Community-Driven Conversations: Partnership Building through ‘CHEC-Ins’

Online Publication Date:
March 6, 2022
Publication Status:
Awaiting Publication
Manuscript PDF File:

**Forthcoming in Progress in Community Health Partnerships (PCHP). All rights reserved.**

ABSTRACT
Background: Chicago’s systemically underserved communities have disproportionately high cancer rates. The Chicago Cancer Health Equity Collaborative (ChicagoCHEC) brings together academic and community partners to address these health inequities. The community conversations known as “CHEC-Ins” provide a space for community members to voice their experiences and needs and for ChicagoCHEC to fulfill its commitment to advancing health equity through collaboration and action.
Objective: This paper presents a community-generated approach to social networking about cancer health issues known as CHEC-Ins. Through this innovative approach, community members and organizations share cancer related information and experiences, as well as needs and concerns, which are then channeled to ChicagoCHEC academic and administrative members who incorporate them into outreach and research activities. In this way, community members set the agenda and the process and collect the information they deem relevant and important. This paper describes the process of organizing and conducting two pilot CHEC-Ins and the model of this approach, which we intend to employ moving forward to advance partnership building and collaborative research practice between academic institutions and community partners and organizations. This paper contributes a unique model of community-generated and led outreach as a cornerstone of the ChicagoCHEC approach to community engagement.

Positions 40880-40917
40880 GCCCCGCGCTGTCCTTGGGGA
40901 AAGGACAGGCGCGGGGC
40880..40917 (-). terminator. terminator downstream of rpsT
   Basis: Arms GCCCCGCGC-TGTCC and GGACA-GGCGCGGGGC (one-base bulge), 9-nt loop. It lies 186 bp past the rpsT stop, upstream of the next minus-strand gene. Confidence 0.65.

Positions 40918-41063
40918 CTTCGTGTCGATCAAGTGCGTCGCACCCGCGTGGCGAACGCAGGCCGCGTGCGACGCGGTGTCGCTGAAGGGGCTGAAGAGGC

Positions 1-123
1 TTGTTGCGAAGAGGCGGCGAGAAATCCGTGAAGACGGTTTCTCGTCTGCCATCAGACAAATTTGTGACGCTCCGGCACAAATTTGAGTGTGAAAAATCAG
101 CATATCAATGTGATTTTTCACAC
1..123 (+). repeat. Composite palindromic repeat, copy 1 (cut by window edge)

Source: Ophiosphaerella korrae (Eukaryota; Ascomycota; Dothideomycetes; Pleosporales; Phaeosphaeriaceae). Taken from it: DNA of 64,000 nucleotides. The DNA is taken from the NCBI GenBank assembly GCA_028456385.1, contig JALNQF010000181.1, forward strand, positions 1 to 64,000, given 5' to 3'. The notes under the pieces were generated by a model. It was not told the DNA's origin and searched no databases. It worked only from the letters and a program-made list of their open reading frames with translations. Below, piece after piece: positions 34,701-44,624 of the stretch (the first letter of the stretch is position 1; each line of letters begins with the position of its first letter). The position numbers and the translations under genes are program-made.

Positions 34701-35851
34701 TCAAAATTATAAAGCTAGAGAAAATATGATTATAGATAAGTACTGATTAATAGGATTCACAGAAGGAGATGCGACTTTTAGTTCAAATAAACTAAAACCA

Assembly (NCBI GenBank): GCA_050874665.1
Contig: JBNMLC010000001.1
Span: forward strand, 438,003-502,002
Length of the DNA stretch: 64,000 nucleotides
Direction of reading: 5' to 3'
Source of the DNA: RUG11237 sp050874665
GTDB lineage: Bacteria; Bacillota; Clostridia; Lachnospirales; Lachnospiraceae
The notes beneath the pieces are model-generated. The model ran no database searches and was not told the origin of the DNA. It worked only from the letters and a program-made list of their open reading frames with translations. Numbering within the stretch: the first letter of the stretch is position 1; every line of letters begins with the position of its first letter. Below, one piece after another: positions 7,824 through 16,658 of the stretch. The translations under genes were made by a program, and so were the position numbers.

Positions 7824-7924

Methods: The leaders of the ChicagoCHEC Community Steering Committee (CSC), spearheaded the design and implementation of CHEC-Ins, including developing the question guide and hosting events within their organizations.
Lessons Learned: CHEC-Ins proved to be a valuable strategy for defining the role of community partners and establishing the basis for a bi-directional flow of information, resources, and productive action. The two pilot CHEC-Ins revealed important insights related to sources of cancer information, meanings and associated attitudes, barriers to access and use of health services, and social support systems in the communities where ChicagoCHEC works. We will implement this approach and continue to refine it as we conduct CHEC-Ins moving forward.